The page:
For employees the stories I hear from QF - they just seem to kick many many own goals when they try to change things, and miss the sensitivity of messaging and timing internally. But I’m also an outsider so purely my perception based on anecdotal stories, and media.
.
 
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RyanairGuru
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Re: Australian Aviation Thread - May 2022

Fri May 06, 2022 4:50 am

smi0006 wrote:
qf2220 wrote:
evanb wrote:

And by a more people focussed leader, do you mean one that pleases the staff or customers? I'm not sure it's easy to do both at QF while being successful on the business side. I'm a big fan of AJ, but recognise that he could sometimes show a little more empathy. He's had to make some tough calls, but some of the recent public statements have shown too little empathy for passenger experiences.


I think the recent public statements are just overblown to be honest. The media loves a good beat up on Qantas. There is merit in what he said but it is a risk to say it as, as has been done, it can be spun very viciously.


I was meaning employees - I agree his media quotes were less than ideal but taken out of context. He should have enough media training to have known better. I do think a bit more humility, and honesty - we want to be worlds best airline, and we are continue to strive for better customer experience would land better. I do rather like NZ-CEO Greg Foran in that regard.

For employees the stories I hear from QF - they just seem to kick many many own goals when they try to change things, and miss the sensitivity of messaging and timing internally. But I’m also an outsider so purely my perception based on anecdotal stories, and media.
.


Purely anecdotal as well, but from an outsider perspective it seemed that Qantas labour relations were at rock-bottom early in Joyce’s time as CEO, culminating in the 2011 lockout. Between 2012 and 2019 they steadily improved as the airline regained stability and was growing profitably, despite Qantas still being relatively hardline in areas such as the pilot negotiations for the 787 fleet. Since 2020 though it has all gone to s*** as Joyce doubled down on not wanting to waste a good crisis to cut labour costs across the board. Employees everywhere from the Mascot campus to cabin crew and pilots seem dissatisfied with the company’s leadership and direction.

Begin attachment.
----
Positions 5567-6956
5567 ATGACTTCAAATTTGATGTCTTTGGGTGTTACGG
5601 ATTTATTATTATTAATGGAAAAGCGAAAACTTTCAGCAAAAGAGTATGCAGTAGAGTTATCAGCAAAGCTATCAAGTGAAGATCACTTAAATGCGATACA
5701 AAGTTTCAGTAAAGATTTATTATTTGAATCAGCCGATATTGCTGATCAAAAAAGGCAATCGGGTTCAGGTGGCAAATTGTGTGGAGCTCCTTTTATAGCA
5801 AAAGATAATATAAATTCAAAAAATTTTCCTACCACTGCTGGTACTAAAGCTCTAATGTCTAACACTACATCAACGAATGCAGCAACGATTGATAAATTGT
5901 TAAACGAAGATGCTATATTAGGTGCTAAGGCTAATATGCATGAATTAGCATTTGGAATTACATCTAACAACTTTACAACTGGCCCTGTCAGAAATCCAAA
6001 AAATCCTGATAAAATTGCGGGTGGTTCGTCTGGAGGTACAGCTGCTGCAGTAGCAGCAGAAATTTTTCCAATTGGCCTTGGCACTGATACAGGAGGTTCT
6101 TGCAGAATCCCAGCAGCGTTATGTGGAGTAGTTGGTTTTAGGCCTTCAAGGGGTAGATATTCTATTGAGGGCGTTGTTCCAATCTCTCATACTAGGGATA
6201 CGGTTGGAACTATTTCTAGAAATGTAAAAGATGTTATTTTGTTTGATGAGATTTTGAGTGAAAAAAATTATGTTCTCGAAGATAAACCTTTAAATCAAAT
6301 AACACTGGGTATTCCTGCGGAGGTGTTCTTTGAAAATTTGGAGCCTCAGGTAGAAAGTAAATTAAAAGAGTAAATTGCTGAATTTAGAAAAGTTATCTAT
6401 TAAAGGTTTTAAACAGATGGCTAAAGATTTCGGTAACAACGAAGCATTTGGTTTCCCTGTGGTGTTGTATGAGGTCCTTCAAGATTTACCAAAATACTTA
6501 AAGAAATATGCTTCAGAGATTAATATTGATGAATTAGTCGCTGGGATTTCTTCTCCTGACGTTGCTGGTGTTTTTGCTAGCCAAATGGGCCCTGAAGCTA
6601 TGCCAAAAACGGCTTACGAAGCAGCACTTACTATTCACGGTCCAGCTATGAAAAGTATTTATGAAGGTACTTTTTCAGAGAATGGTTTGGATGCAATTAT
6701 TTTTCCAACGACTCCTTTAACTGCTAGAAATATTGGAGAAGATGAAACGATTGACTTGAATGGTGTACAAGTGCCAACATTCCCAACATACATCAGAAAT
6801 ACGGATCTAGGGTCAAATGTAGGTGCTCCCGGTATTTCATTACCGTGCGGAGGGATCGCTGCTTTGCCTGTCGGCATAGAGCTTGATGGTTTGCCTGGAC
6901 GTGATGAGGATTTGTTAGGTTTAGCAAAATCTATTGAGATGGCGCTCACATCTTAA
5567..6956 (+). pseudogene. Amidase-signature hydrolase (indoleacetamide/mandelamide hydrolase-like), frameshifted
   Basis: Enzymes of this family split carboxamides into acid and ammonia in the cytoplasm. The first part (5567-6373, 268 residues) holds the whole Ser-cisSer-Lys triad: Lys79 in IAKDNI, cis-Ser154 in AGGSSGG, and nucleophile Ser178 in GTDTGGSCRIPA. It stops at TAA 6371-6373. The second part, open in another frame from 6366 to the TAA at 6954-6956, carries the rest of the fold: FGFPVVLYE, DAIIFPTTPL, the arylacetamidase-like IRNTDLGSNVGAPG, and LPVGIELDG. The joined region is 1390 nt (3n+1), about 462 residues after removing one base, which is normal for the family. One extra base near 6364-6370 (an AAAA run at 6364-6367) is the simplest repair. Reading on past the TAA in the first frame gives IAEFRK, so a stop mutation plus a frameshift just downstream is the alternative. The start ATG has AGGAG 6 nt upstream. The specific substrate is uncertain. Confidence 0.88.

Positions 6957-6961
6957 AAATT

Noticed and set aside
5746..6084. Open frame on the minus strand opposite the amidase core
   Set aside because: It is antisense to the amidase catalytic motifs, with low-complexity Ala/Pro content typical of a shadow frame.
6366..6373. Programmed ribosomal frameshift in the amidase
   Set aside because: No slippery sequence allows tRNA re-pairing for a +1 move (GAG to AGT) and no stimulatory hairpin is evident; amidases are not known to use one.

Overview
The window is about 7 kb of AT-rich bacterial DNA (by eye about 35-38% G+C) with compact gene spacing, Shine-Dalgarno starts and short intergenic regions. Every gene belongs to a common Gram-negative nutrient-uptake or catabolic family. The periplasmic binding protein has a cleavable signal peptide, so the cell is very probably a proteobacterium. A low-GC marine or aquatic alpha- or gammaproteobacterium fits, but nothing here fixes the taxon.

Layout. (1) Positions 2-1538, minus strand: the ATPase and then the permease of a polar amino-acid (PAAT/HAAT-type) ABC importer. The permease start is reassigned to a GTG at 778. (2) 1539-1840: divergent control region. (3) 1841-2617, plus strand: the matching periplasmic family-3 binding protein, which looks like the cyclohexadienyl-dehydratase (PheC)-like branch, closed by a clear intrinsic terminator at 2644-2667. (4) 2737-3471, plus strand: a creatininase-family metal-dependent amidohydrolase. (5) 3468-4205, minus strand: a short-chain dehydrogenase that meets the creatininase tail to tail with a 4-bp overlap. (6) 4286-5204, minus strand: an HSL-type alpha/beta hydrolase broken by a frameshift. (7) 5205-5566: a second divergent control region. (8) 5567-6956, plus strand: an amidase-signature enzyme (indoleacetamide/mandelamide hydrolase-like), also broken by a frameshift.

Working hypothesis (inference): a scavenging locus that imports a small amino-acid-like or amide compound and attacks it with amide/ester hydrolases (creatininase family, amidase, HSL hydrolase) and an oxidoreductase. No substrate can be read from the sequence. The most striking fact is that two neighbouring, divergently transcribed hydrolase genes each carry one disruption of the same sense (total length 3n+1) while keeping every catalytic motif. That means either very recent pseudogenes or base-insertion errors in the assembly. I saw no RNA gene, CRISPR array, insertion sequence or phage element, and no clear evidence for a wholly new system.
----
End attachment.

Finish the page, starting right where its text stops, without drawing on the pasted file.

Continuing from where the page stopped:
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qf2220
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Re: Australian Aviation Thread - May 2022

Fri May 06, 2022 4:52 am

smi0006 wrote:
qf2220 wrote:
evanb wrote:

And by a more people focussed leader, do you mean one that pleases the staff or customers? I'm not sure it's easy to do both at QF while being successful on the business side. I'm a big fan of AJ, but recognise that he could sometimes show a little more empathy. He's had to make some tough calls, but some of the recent public statements have shown too little empathy for passenger experiences.


I think the recent public statements are just overblown to be honest. The media loves a good beat up on Qantas. There is merit in what he said but it is a risk to say it as, as has been done, it can be spun very viciously.


I was meaning employees - I agree his media quotes were less than ideal but taken out of context. He should have enough media training to have known better. I do think a bit more humility, and honesty - we want to be worlds best airline, and we are continue to strive for better customer experience would land better. I do rather like NZ-CEO Greg Foran in that regard.

For employees the stories I hear from QF - they just seem to kick many many own goals when they try to change things, and miss the sensitivity of messaging and timing internally. But I’m also an outsider so purely my perception based on anecdotal stories, and media.
.


I was sort of an insider for a while and being the biggest airline, some employees (esp middle and upper management) do have an air of overconfidence, might i say arrogance, about them. This is directed upward (to management) and outward (to competitors and passengers) and so I can understand why AJ might have to be heavy.

I hasten to add, there are many many decent people just trying to do their best, so this isnt a comment about the whole organisation, just some. If it wasn't for the #1 position of QF, they wouldn't be as overconfident.